Public health has as much to do with things like walkability, bike lanes, farmers markets, crime reduction and open spaces as it does with access to hospitals and advances in pharmaceutical technology or surgical procedures. We limit our understanding of public health if we conceive of it in purely medical terms. Instead, it will benefit urban areas to think about the public health impacts of every decision, particularly decisions regarding transportation and public space.
Several years ago, I spent a few months undertaking research for a paper on the importance of walkability towards creating and fostering urban relationships. My thesis was not revolutionary. I merely argued that walking brings people in closer contact with their cities, that it is more democratic than driving, and that a pedestrian friendly city will ultimately be a better place to live than an auto-centric city.
An idea that I tossed around in my head but never committed to paper was the life:death ratio. When making public decisions, I thought, we should think simply about whether our plans nurture life or risk harm, disease, and death. It seems obvious that walking environments promote life and don't increase death or disease, but that auto-centric environments lead to more carbon dioxide, more obesity, more unnecessary fatalities. Of course it is also true that automobile technology and open roads allow emergency personnel to react quickly to fires and heart attacks, but that is why we have the ratio. The ability to give and sustain life must be balanced with the susceptibility for disease and death.
Walking up Scott street the other day, from Lower Haight towards Alamo Square, I noticed a freshly planted tree and for a second envisioned the potential of the road before me and before us all. I saw trees in strange places, scattered down the middle of the road, and imagined the flow of bikers multiplying as the parked cars vanished to their place in history books. I saw a space that was public and open, one that promoted life and activity, a street where children could pick fruit from trees and people could walk to their neighbor's house without the threat of anything more imposing than a stream of bicycles and pedestrians.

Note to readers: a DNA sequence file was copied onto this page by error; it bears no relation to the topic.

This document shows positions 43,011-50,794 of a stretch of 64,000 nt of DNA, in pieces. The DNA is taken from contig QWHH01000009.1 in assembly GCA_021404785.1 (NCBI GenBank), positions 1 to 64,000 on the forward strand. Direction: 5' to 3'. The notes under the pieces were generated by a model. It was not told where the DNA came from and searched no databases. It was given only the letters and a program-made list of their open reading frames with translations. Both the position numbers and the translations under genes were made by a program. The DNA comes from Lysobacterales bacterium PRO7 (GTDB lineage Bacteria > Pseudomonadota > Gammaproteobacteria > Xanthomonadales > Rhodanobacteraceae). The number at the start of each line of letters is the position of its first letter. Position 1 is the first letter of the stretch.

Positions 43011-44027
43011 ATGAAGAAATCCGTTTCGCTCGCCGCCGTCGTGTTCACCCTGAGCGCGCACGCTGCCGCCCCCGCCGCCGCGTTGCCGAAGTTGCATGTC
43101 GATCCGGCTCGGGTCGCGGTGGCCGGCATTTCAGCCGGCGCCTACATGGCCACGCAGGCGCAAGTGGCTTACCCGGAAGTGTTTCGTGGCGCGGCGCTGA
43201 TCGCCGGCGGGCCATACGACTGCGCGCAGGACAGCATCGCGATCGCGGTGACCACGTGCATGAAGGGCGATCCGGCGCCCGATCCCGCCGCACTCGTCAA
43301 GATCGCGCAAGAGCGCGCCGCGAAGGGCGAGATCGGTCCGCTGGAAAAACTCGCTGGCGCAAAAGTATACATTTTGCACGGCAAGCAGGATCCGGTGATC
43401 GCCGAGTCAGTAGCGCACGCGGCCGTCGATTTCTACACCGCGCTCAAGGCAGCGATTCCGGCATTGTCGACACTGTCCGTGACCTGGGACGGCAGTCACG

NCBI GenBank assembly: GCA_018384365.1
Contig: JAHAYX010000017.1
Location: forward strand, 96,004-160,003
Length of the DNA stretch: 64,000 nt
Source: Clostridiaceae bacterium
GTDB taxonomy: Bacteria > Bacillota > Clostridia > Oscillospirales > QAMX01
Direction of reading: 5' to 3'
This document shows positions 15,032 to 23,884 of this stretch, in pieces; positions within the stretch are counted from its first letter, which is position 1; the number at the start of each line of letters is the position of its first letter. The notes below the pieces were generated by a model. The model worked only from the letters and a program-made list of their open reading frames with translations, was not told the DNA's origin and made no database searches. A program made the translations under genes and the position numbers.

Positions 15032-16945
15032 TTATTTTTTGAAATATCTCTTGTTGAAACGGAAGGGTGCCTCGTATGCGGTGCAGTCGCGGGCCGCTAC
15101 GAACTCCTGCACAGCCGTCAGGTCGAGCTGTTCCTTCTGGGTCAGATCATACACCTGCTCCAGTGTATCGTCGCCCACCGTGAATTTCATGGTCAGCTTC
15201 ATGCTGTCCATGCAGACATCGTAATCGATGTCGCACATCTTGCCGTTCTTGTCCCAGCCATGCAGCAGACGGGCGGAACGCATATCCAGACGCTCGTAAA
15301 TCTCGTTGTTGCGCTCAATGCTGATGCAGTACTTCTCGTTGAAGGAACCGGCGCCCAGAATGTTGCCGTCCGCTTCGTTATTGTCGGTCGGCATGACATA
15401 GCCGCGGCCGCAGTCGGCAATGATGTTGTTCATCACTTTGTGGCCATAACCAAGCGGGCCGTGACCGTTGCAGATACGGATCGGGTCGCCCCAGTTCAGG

Saturday, June 20, 2009
This is Rocinante: an old steel road bike, made in France somewhere in the 70s or early 80s. I picked it up at a bike repair shop down in South Beach for a modest sum and have been trekking around the city these last few weeks. Even rode into work for the first time on Friday, sharing the road with the buses and taxis, delivery trucks and private cars, watching the people walk down the broad sidewalks of Market Street and feeling the cool morning air, a natural air conditioner to balance the effort of the ride. There are not many better ways to spend the morning commute (not to mention the fact that my ride was at least ten minutes faster than the typical bus commute on the 21-Hayes).
Along with walking, bicycling is a great activity for both transportation and community development. I know that may seem like a bold statement for something as simple as pedaling a piece of metal down city streets, but bikers do more than travel from point a to b. They survey their surroundings and bring a human element to the streets. They also empower themselves with the ability to transverse the city with their own two legs and an exhaust-free machine. Maybe most importantly, they bring themselves (or the bicycle brings them) into direct contact with the physical space of the city.